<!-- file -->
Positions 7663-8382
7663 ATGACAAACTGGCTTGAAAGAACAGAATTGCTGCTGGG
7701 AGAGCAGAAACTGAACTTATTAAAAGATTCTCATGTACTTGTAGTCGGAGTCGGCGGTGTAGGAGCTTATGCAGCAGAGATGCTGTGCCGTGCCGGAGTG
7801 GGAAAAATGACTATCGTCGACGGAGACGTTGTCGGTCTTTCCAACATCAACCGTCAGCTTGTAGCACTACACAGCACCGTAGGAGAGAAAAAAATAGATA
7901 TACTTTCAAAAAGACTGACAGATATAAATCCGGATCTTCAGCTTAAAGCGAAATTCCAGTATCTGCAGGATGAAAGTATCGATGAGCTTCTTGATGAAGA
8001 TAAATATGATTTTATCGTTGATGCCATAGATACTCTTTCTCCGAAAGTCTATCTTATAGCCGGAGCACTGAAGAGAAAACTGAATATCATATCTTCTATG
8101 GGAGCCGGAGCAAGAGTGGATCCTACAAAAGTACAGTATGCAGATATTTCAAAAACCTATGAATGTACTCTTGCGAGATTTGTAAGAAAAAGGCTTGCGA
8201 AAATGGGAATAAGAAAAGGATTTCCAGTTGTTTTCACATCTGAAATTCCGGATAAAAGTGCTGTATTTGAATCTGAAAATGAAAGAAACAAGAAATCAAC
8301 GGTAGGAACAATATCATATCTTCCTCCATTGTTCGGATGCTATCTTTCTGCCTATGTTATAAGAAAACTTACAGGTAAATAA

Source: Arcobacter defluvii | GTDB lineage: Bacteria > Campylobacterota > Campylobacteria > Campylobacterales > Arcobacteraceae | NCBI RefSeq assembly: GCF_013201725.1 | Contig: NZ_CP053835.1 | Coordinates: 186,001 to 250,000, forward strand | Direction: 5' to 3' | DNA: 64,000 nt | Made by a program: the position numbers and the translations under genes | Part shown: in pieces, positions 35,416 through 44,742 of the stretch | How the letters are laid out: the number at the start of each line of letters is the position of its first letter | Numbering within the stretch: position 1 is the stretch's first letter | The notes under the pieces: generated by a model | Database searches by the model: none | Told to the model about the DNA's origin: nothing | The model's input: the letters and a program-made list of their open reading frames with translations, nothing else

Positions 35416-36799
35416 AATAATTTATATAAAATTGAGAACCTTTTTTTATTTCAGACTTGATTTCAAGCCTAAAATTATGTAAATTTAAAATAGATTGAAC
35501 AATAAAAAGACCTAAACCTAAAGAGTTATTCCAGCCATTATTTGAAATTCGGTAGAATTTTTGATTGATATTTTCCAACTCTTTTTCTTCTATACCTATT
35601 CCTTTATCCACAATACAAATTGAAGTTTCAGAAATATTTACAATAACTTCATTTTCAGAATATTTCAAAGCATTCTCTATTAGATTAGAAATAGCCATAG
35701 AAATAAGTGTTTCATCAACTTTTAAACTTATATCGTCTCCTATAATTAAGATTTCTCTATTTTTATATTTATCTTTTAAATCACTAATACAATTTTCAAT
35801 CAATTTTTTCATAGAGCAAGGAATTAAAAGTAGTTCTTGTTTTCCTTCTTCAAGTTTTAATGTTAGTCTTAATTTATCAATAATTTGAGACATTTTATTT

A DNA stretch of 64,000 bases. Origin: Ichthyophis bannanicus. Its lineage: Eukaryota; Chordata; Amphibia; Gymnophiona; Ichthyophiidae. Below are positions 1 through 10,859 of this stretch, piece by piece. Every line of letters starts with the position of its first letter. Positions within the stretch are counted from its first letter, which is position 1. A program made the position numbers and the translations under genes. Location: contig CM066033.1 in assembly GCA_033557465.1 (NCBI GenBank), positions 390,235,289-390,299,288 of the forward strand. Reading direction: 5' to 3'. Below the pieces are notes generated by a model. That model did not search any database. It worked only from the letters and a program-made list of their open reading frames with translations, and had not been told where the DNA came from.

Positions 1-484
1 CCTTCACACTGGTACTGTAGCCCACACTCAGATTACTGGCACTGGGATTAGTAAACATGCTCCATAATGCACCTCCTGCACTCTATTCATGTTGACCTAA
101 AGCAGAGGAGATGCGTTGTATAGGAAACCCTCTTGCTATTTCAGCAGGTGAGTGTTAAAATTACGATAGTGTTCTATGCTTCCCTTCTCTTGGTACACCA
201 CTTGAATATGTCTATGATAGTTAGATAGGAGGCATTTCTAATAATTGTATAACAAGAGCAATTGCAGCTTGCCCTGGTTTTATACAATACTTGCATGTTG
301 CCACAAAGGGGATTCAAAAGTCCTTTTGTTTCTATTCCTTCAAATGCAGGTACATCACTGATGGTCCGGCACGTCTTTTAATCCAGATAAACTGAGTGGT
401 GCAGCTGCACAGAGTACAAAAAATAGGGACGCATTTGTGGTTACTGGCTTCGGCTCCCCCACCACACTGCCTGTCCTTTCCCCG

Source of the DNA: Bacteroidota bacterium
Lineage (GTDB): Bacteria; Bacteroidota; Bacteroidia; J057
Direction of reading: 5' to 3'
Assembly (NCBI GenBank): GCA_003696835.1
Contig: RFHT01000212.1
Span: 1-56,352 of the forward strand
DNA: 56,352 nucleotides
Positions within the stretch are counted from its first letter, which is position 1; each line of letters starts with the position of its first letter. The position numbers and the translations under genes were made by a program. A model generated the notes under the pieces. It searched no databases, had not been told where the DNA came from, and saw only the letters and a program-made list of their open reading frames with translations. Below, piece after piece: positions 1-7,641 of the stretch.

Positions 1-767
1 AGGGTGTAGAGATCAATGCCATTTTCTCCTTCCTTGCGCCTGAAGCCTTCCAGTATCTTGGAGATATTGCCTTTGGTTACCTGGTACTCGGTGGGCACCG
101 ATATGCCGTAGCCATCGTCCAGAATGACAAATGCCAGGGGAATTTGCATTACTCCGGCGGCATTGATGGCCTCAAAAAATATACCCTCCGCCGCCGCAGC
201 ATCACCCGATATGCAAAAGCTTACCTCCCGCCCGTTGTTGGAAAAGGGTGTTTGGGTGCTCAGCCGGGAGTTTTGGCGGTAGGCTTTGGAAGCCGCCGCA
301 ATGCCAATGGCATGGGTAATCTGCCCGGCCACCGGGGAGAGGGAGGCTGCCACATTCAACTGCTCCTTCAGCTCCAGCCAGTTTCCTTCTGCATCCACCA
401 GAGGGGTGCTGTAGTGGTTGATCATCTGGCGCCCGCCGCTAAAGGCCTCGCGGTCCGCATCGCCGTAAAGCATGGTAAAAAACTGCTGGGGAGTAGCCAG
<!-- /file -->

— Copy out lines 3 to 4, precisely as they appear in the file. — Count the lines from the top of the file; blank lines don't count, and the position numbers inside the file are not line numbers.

7701 AGAGCAGAAACTGAACTTATTAAAAGATTCTCATGTACTTGTAGTCGGAGTCGGCGGTGTAGGAGCTTATGCAGCAGAGATGCTGTGCCGTGCCGGAGTG
7801 GGAAAAATGACTATCGTCGACGGAGACGTTGTCGGTCTTTCCAACATCAACCGTCAGCTTGTAGCACTACACAGCACCGTAGGAGAGAAAAAAATAGATA